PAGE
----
The Trickbot computer virus that forced the Coventry Local Schools to shut down and compromised district systems was after banking information, an FBI agent told the superintendent.
(TNS) — A cyberattack that closed Coventry Local Schools on Monday and compromised the district's computer system has drawn the attention of the FBI, Superintendent Lisa Blough said.
Blough said in a phone interview that the FBI reached out to the district on Monday. She spoke with an agent who gave her details on the TrickBot malware infecting the district's computer system.
"He shared with me that the goal of the virus is to get banking information or money from those that are attacked," Blough said. "One of the first computers infected was in the treasurer's office."
A couple of employees believe their Amazon accounts were infiltrated, Blough said.
Initially, officials in the 2,000-student district were unsure of a connection, but it now seems likely.
"As we have been going throughout the day we're seeing definitely that this virus has reached this level of penetration," Blough said.
Blough said IT personnel became aware of the problem late last week and have been working since then to counter the attack. FBI experts now on location are expected to help evaluate the extent of the infiltration.
"We actually became aware of the extensive damage that was being done late Friday afternoon," Blough said. "Our first steps were to try to assess how much damage was being done."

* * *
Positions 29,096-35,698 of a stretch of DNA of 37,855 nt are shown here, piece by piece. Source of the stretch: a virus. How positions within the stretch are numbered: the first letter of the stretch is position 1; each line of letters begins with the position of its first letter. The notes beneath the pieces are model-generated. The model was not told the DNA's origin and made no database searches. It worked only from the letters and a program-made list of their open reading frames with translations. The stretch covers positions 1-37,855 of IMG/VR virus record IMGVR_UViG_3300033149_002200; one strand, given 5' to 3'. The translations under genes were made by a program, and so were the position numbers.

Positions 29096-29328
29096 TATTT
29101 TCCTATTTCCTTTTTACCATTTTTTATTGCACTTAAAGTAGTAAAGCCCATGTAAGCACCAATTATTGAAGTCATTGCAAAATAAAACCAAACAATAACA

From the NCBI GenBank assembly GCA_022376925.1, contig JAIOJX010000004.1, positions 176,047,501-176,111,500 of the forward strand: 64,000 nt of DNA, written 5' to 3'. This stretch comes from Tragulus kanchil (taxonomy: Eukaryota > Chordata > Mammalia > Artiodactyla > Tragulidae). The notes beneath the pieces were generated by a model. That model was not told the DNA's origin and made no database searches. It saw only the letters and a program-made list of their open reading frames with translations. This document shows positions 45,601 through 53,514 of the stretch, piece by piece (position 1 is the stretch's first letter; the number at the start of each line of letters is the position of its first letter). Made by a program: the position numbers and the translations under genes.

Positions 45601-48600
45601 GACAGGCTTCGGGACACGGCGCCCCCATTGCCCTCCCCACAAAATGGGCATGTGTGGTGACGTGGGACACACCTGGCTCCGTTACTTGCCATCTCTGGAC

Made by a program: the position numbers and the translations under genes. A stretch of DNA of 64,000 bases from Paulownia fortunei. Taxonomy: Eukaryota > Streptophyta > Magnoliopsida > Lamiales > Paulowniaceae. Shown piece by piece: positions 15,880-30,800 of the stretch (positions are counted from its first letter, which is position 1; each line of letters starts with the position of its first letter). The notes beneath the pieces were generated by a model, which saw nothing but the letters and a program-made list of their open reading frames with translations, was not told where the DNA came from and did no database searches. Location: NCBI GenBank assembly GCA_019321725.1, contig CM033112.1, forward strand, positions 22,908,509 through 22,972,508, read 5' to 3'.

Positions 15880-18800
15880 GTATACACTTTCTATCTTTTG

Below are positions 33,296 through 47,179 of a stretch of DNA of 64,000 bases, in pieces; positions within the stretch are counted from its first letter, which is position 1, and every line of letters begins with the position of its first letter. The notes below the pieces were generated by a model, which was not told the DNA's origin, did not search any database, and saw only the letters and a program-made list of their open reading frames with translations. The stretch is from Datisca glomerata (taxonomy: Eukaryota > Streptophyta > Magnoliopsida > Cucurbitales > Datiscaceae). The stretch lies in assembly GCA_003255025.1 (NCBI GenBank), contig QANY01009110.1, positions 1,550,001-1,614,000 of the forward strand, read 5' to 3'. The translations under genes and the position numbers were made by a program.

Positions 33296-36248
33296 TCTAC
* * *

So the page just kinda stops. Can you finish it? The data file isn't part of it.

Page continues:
The staff also moved to disconnect all devices connected to the Internet. They worked through the weekend.
Blough said IT personnel noticed unusual activity, but antiviral software being used didn't track it.
"When they were scanning the machines," Blough said, "they were showing no threats."
NEOnet, an information technology center used by most school districts in Summit County, also alerted the school system.
"Once they saw the number of machines being impacted, they quarantined [us] from the network," Blough said.
The superintendent said the virus affected several operations, including the phone and HVAC systems.
"Our [HVAC] system was on the network," she said. "It shut down our heating and cooling system."
Blough didn't have an early estimate of the financial impact of the attack, but said the costs would be significant.
In addition to any devices that will have to be replaced, some employees will need to work summer hours.
"I do know that we are going to be looking at having [some] staff work in the summer," Blough said.
Blough said the district at no time suspected a student in the cyberattack despite its occurrence before the last school day for seniors. The FBI, too, suspects something more sinister.
"[The FBI] said organized crime is behind this virus," Blough said.
The TrickBot malware affecting Coventry is described by cybersecurity professionals as a banking Trojan that targets Window-based systems and steals data and credentials.
According to F-Secure, a cybersecurity website, the operators behind TrickBot distribute it as a file attached to spam email messages. It often infects Microsoft Excel and runs tasks to acquire credentials and account information.
Blough said she's aware of other local school districts that have experienced cyberattacks, but not at this level.
In January, a cyberattack took the city of Akron's 311 system offline and caused havoc with its email system. An Ohio National Guard unit that specializes in cybercrime was sent to help thwart the attack and the FBI opened an investigation. The city has not released results from the investigation or issued updates on its progress.
Blough advised students to update and improve passwords and to use care with emails.
"You can never be too careful," she said. "Always err on the side caution."
©2019 the Akron Beacon Journal (Akron, Ohio). Distributed by Tribune Content Agency, LLC.